After breakfast your guide will meet you at your hotel and will go with you to the Machu Picchu. Our tour guide will give you a guided tour (approximately 2 hours and 30 minutes) visiting the Inca Terraces, The Agricultural Sector, The Urban Sector etc. Then you will be able to have plenty of time to explore this mysterious city by yourself.
Things to do:
In the afternoon, you will take the bus down to the town of Aguas Calientes in order to catch the train back to Cusco. When you arrive back in Ollantaytambo or Cusco´s train station we will pick you up and take you to your hotel.
Today your private transportation will pick you up from the hotel and will take you to the airport, so that you will be able to take your flight back.
Trip Style: Cultural – Nature
Peru does not have one climate. Because Peru is close to the equator, the seasons are hardly effected by changes in the state of the sun. However there can be observed some differences between the months November to April and April to November. Due to the very diverse landscape that Peru has, there are several distinct climate zones. The climate depends on the geographical location, altitude and sea currents, so we can divide Peru in three climatic zones:
Cusco is a city in southeastern Peru near the Urubamba Valley of the Andes mountain range. In 1983 the historical capital of the Inca Empire was declared World Heritage Site. Today the city is a jumping-off point for the Inca Trail and the famous Inca site Machu Picchu. Cusco got his name in a very special way; legend tells that in the 12th century, the sun god Inti looked down on earth and decided that people need organizing, so he created the first Inca Manco Cápac, and his sister-wife, Mama Ocllo. They came to life on Isla del Sol (Sun Island) way over in Lake Titicaca, with a long walk ahead of them. Inti gave Manco Cápac a golden rod and told him to settle in the spot where he could plug it into the ground until it dissapeard; this would be the navel of the earth, Qosq´o, in the Quechua languaga, Cusco.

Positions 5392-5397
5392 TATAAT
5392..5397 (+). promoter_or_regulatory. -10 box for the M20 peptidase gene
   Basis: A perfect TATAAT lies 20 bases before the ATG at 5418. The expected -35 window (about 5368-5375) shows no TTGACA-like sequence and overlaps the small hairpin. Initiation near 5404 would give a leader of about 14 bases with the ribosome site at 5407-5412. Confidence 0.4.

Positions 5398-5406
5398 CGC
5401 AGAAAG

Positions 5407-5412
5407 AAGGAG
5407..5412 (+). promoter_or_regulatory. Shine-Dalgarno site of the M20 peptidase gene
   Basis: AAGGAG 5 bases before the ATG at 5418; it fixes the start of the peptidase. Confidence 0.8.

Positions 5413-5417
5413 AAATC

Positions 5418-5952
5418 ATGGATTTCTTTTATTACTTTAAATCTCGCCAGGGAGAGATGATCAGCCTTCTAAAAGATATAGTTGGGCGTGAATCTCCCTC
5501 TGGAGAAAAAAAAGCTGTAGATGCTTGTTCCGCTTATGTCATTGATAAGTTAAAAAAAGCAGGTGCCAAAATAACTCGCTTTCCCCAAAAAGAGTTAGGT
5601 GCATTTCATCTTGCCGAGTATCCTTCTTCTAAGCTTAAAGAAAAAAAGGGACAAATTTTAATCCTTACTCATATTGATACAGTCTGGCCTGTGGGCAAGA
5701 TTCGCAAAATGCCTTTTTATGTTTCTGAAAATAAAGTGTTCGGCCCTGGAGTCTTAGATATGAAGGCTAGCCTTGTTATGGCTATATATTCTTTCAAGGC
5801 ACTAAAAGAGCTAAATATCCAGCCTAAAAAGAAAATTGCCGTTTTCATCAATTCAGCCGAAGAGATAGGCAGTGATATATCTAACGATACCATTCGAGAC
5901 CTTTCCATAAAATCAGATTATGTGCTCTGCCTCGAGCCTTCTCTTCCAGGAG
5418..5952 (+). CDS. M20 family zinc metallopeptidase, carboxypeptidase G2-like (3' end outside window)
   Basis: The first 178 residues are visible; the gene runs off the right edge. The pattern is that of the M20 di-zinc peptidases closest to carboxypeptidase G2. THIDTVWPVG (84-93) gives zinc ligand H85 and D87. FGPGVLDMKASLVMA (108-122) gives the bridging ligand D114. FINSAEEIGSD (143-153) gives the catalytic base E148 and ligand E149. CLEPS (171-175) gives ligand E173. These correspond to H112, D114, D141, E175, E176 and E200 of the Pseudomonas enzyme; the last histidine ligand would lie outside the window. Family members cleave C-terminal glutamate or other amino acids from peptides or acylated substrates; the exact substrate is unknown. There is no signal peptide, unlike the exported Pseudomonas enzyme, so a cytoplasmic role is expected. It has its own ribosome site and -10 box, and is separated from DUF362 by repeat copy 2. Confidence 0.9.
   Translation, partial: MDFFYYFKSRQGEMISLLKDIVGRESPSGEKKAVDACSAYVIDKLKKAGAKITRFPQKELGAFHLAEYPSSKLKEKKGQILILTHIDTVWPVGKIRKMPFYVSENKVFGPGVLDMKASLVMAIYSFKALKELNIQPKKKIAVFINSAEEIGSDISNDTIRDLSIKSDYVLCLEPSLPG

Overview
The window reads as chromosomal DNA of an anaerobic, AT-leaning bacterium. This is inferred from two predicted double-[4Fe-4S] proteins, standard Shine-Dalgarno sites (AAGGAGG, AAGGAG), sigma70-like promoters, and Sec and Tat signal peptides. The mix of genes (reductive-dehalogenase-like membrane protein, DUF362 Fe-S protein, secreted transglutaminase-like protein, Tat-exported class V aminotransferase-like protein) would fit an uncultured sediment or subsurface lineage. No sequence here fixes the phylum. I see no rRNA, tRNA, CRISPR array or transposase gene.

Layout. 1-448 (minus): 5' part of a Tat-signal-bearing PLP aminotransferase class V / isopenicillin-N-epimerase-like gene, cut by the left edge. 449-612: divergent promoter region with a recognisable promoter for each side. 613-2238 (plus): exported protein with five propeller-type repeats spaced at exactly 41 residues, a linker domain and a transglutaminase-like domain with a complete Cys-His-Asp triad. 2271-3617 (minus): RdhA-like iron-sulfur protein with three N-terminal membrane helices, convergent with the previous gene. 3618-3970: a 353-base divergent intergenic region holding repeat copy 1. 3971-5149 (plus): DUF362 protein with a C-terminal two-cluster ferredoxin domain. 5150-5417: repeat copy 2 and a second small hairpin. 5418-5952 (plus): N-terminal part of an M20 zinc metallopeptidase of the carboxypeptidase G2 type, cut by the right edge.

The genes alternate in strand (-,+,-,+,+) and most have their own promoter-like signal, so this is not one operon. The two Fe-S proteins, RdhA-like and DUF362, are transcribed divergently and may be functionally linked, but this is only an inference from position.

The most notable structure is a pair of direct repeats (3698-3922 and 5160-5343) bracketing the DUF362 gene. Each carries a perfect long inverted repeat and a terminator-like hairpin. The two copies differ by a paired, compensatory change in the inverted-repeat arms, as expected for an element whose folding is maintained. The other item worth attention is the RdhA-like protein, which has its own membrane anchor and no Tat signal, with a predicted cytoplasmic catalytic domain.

The Sacred Valley of the Incas or the Urubamba Valley is a valley in the Andes of Peru, close to the Inca capital of Cusco and the ancient city of Machu Picchu. The valley was formed by the Urubamba River. The star attractions are the lofty Inca citadels of Pisac and Ollantaytambo. Pisac is known for its craft market, by far the biggest in the region. You can visit the market daily but the offical market days are on Tuesday, Thursday and Sunday. Ollantaytambo is an Inca archeological site and dominated by two Inca ruins.
Machu Picchu is a 15th century Inca site located 2.430 meters above sea level. It is also called ¨Lost city of the Incas¨ and declared by the UNESCO World Heritage Site in 1983. Machu Picchu was built in the classical Inca Style, with polished dry-stone walls. In 2007 Machu Picchu was voted one of the ¨New Seven Wonders of the World¨.
Puerto Maldonado is a city in Southeastern Peru in the Amazon forest 55 kilometers west of the Bolivian border; located at the confluence of the Tambopata and Madre Dios River. Nearby are the Manu National Park, Tambopata National Reserve and Bahuaja-Sonene National Park, which have been established to protect natural resources. These are some of the most pristine primary rain forests in the world. They include several oxbow lakes and clay licks, where hundreds of birds including macaws, feed on the clay. Puerto Maldonado is in the tropical Amazon Basin. The climate is hot and humid at all times. The average annual temperature is 26°C with the months of August and September being the hottest.